He’d pull her close. She’d close her eyes just as his lips pressed against her. She’d run a hand over his hair, which was buzzed short on the sides and left a little longer on top. Her fingertips would nestle in the longer bits. He would kiss her slower. It would feel like they were having a breath-holding contest. She’d rest her other hand on his arm, feeling the muscles move beneath his shirtsleeve. He’d continue to devour her body with his hands before they escaped off to a desolate coat closet or janitorial storage room where they’d have the best sex of either of their lives.
MJ wished it would happen; it had been a while since she had gotten any action. A few months ago, she’d found herself making out with the landscaper for one of her clients in the client’s guesthouse. Despite the crowbar-like boner the handsy landscaper was sporting through his dusty jeans, MJ hadn’t been able to keep her mind off the howls coming from the door. Rufus the Doberman’s separation anxiety was nothing new to her, but the fact that his owner, Josie, was out of the house was. The howling had turned to whimpers from outside, and MJ pushed the landscaper away, apologizing for not being able to get into it.
He let out his own noise of displeasure, but quickly collected himself, saying, “Yeah, it’s hard to get in the mood with that beast crying. Josie usually has you take him for a walk while we bone.”
Giving him a disgusted look, MJ hurried out of guesthouse. She retrieved a milkbone from her pocket and tossed it to Rufus before she went through the gate by the side of the garage. Josie was just pulling up in the driveway and rolled her window down, “Sorry I’m so late! There was a horrible accident on the freeway. I hope he was well behaved. He gets a bit beside himself when he’s alone for too long.”
MJ gave her a slight smile, and shrugged. “Well, dogs will be dogs.” Silently she swore never again to get handsy with anyone even slightly associated with one of her clients.
“Jacob! There you are!” Zoey was headed toward them. Jacob turned toward her.
MJ leaned against the wall, unsure of her place in the conversation. She began to slink away, realizing that she could fake belonging only for so long.
“MJ, have you met Jacob? He’s my brother. He plays for the Brigade.”
MJ was pretty sure that was a soccer team. She turned to Jacob. “Nice to meet you, Jacob,” she said, extending her hand. Maybe faking it wasn’t so hard.
“It’s a pleasure,” he replied. His smile seemed genuine, almost bursting as if he was going to laugh at the fact that Zoey hadn’t noticed they’d been talking for who knew how long.
“Anyways,” Zoey said, “the speeches and stuff are about to start. The press requested you be there too.” She let out an exasperated sigh, before grabbing Jacob’s arm and leading him away.
MJ watched them walk over to where the press had gathered in a corner of the room, a small cluster of people in formal wear wielding cameras and tape recorders. Jacob stood smiling beside Zoey, playing a First Lady like role. It was strange to see the two fabled West twins together. They’d gone to the public high school, so MJ had never had anything to do with them, but she could remember their parents had made appearances in the news every so often for their own athletic accomplishments. Their fame had died out in recent years and it had taken a while for MJ to realize who Zoey was when she’d first started walking her dogs.
Suddenly aware of how she was just a dog walker, MJ headed for the opposite end of the room where the bar was. Alcohol was a great equalizer. Unfortunately, she realized, she would have to forgo another glass of wine as she remembered she’d driven here, a precaution against the muggers who’d started to plague the city. She didn’t know the exact details. The news had only been relayed to her by the wife of the police chief when she’d come to walk their two pomeranians. The case was in its infancy; the details were hush-hush; and the most the police chief’s wife could do for her was to give her a pink can of pepper spray–“For Breast Cancer awareness,” she’d said in explanation of the color, adjusting the scarf covering her bald head.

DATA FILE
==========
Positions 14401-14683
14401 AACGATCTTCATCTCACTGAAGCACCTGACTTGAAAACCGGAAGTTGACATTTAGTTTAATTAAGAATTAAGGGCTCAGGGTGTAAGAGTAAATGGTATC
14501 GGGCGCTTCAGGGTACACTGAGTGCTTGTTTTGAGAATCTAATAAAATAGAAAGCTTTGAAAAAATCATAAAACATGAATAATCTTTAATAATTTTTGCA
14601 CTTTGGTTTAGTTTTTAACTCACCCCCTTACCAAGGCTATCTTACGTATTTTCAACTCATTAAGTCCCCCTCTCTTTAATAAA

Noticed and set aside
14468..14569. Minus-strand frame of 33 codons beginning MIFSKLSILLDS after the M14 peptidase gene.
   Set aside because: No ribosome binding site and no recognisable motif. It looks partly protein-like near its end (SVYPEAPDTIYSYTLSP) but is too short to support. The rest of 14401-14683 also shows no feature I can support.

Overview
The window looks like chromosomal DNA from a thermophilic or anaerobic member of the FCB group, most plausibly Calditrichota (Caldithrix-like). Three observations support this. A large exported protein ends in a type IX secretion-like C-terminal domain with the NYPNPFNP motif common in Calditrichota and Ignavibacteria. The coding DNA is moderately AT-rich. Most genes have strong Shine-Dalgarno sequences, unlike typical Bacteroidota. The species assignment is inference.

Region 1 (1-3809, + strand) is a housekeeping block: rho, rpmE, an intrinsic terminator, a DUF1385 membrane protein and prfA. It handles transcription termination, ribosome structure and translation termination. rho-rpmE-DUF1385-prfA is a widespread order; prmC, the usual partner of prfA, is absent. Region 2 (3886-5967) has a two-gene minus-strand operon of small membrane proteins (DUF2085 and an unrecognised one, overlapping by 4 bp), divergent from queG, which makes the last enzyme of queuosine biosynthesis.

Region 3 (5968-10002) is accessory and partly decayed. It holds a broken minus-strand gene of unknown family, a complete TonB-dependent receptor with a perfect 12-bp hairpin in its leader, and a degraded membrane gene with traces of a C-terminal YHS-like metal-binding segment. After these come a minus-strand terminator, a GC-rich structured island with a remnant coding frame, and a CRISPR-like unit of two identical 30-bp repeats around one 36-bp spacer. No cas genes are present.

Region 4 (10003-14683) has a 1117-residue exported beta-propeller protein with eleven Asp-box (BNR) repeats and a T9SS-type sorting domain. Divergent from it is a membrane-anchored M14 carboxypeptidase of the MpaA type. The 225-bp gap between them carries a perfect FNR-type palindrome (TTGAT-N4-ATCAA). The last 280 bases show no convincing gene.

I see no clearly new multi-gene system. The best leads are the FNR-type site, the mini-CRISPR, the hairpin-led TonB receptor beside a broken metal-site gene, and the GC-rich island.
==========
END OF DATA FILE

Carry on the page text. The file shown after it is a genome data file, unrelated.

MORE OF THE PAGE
MJ looked up to see Jacob place a hand on Zoey’s shoulder, say something, and then leave the halo of lights, heading in the direction of the bar.
“Sorry about that,” Jacob’s voice greeted her.
“No worries. I take it your presence is no longer needed?”
He shrugged. “I figured it was best if I gave Zoey the limelight she deserves. I never intended to steal it from her.”
“Yeah, but my talents are often unnecessarily lauded.” He shrugged. “Can I get you a drink?”
MJ looked at her watch. “I should probably head home. I need to walk my dogs.”
“Are you just making an excuse to get away from me?”
“No,” she said defensively. “I have my own dogs who need one last walk before bedtime. But it does make for a great excuse.”
“Well, excuse or not,” he said before deepening his voice into the jokingly snobby tone he’d used earlier to say, “do let me walk you to your car.”
MJ played along. “That would be very nice of you, good sir. Thank you.”
He offered her his arm and she looped hers through it. When they passed Zoey, she looked at them, their passing distracting her mid-sentence. MJ was unable to tell if it was a positive or negative reaction.
When they were outside on the street standing by MJ’s car, a few blocks from the venue, Jacob asked for her number. “You know, in case I need a dog walker.”
MJ began to search for a spare business card in her clutch.
He smiled. “I’m kidding. I’d like to see you again, when you don’t have any dogs to walk.”
She closed her clutch and leaned against her car. “I’d like that.”
He handed her his phone and she added her number. He returned the phone to his pants pocket before saying, “Good night.”
“Enjoy the rest of the party!” She got into her car and started it, the headlights illuminating Jacob.
“I’m not sure I’m going to go back to the party. I might just walk home.”
She rolled down her window. “What about the muggers?”
He shrugged. “Do you really think that’s something I need to worry about?”
“Oh, right, I forgot. Male privilege. Enjoy your freedom.”
He walked back over to her car and leaned on the window. “I will.” He gave her a warm smile. “But it has its limits, you know. My hands are tied if anyone says I’ve fathered a baby.”
“Well, you don’t have to worry about me filing for paternity. We haven’t even kissed.” She looked him in the eyes. Before she could think of how it would play out in a movie, he leaned through the car window and kissed her.